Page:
Babylon is Fallen

by Elias Blum

A splendid rendition of one of my favourite songs:

 

‘Babylon’ represents the imperial systems of the world – systems of politics and economics that rely on violence and deceit, that deny the common good, that diminish life, and that treat people in an exploitative, dehumanising way. Like the current empires, Babylon is outwardly golden, but rotten to the core; rich, but drenched in poverty and squalor; powerful in terms of military and commercial might, but weak in legitimacy.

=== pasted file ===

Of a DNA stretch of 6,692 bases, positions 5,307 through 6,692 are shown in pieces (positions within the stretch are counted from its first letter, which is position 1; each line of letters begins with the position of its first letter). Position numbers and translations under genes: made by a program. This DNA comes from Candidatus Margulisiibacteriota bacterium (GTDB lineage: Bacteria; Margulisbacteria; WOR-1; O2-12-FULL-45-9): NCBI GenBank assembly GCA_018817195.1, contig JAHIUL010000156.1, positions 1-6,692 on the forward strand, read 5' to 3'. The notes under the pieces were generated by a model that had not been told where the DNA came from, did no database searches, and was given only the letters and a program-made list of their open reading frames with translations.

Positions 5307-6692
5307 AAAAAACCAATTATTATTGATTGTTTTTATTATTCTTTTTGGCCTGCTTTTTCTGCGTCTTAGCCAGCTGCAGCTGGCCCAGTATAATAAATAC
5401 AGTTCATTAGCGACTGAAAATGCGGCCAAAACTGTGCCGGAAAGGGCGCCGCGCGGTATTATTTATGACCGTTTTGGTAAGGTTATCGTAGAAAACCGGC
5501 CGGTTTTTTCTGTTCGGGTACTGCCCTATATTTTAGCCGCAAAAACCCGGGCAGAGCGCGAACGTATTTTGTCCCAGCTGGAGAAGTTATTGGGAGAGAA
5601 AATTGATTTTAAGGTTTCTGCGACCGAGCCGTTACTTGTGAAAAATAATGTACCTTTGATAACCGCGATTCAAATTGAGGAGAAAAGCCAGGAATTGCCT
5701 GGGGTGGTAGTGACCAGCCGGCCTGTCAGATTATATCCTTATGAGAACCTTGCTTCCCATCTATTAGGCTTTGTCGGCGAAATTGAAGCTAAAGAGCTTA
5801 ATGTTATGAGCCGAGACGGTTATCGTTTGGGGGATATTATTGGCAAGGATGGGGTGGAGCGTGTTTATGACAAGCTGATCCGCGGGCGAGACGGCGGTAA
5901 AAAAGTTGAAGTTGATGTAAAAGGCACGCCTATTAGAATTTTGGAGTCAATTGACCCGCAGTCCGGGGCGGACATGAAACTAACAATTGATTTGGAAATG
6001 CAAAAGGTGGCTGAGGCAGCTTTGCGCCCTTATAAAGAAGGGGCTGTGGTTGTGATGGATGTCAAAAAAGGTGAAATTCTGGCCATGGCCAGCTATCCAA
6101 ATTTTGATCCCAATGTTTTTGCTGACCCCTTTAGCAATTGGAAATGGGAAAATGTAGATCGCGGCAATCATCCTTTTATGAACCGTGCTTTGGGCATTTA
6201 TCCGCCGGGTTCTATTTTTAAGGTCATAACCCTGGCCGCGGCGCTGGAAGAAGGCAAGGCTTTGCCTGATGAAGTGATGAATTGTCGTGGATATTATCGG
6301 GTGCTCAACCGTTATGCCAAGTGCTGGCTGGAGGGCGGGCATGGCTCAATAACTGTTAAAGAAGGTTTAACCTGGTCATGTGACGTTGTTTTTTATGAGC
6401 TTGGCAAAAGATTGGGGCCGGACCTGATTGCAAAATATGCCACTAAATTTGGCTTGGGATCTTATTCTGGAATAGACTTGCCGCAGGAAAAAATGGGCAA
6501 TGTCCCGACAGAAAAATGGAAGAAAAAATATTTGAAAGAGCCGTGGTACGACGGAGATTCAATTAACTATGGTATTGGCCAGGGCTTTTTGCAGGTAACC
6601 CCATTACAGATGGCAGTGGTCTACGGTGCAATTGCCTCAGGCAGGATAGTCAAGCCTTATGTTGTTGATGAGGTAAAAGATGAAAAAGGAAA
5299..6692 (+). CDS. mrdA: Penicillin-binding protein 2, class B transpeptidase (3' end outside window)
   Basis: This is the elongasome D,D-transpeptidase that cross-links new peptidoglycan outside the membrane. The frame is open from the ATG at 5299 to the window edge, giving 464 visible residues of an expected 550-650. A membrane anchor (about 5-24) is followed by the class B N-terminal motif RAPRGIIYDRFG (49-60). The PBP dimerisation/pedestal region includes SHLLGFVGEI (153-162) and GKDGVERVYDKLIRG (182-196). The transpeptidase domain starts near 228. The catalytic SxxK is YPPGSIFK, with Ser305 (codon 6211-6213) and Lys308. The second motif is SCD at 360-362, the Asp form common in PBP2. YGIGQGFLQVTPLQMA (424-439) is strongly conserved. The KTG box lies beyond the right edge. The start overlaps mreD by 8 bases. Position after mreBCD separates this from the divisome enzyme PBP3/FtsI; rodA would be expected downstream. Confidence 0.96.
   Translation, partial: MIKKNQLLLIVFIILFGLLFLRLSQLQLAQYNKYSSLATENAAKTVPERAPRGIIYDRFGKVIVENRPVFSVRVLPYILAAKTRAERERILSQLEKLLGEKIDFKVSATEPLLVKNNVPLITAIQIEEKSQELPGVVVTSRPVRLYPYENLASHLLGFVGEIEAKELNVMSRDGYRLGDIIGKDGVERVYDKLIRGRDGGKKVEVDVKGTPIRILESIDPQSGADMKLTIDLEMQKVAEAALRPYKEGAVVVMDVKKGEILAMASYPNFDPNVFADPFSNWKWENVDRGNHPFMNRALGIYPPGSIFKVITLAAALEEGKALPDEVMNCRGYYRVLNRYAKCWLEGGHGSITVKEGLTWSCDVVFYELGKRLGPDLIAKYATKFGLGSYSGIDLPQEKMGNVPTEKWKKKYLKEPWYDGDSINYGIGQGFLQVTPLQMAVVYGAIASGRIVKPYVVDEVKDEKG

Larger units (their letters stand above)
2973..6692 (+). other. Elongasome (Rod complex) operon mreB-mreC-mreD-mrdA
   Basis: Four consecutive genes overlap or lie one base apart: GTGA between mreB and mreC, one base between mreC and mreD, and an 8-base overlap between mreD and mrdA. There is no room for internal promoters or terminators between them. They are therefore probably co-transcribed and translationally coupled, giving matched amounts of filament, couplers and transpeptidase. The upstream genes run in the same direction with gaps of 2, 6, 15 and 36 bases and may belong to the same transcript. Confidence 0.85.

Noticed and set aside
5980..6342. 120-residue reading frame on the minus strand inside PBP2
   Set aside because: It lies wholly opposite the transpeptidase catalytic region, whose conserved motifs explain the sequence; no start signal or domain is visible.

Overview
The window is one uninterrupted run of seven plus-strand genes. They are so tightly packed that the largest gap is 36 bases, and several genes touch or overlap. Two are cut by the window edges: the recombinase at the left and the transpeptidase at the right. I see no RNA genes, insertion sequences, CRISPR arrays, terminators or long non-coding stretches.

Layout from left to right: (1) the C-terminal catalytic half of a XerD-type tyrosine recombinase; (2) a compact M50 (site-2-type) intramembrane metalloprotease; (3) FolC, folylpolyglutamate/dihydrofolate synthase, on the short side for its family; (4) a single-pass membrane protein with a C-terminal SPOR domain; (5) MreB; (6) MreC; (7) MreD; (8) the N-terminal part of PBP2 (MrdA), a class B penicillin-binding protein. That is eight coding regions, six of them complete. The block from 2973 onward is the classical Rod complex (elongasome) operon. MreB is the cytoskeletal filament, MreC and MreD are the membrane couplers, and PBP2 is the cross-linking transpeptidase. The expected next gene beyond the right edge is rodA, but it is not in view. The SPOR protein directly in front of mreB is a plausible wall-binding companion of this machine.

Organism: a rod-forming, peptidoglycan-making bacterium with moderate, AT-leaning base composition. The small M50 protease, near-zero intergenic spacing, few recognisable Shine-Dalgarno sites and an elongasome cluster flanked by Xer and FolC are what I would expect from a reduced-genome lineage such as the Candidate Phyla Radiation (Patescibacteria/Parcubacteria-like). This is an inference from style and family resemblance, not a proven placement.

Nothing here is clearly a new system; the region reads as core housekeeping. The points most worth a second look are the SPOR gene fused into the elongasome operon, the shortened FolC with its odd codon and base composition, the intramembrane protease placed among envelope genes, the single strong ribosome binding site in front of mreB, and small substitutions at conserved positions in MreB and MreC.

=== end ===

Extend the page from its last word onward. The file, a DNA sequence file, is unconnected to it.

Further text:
The image of the fall of Babylon references the historical liberation of the Jews from the Babylonian exile. It is a story of return, of coming home, of restoration. Yet it also looks forward in hopeful expectation, to a coming day when the ‘Babylonian’ systems of our own time and place will fall, when alienation and exploitation will end, and when peace, justice and freedom will prevail.

 

 

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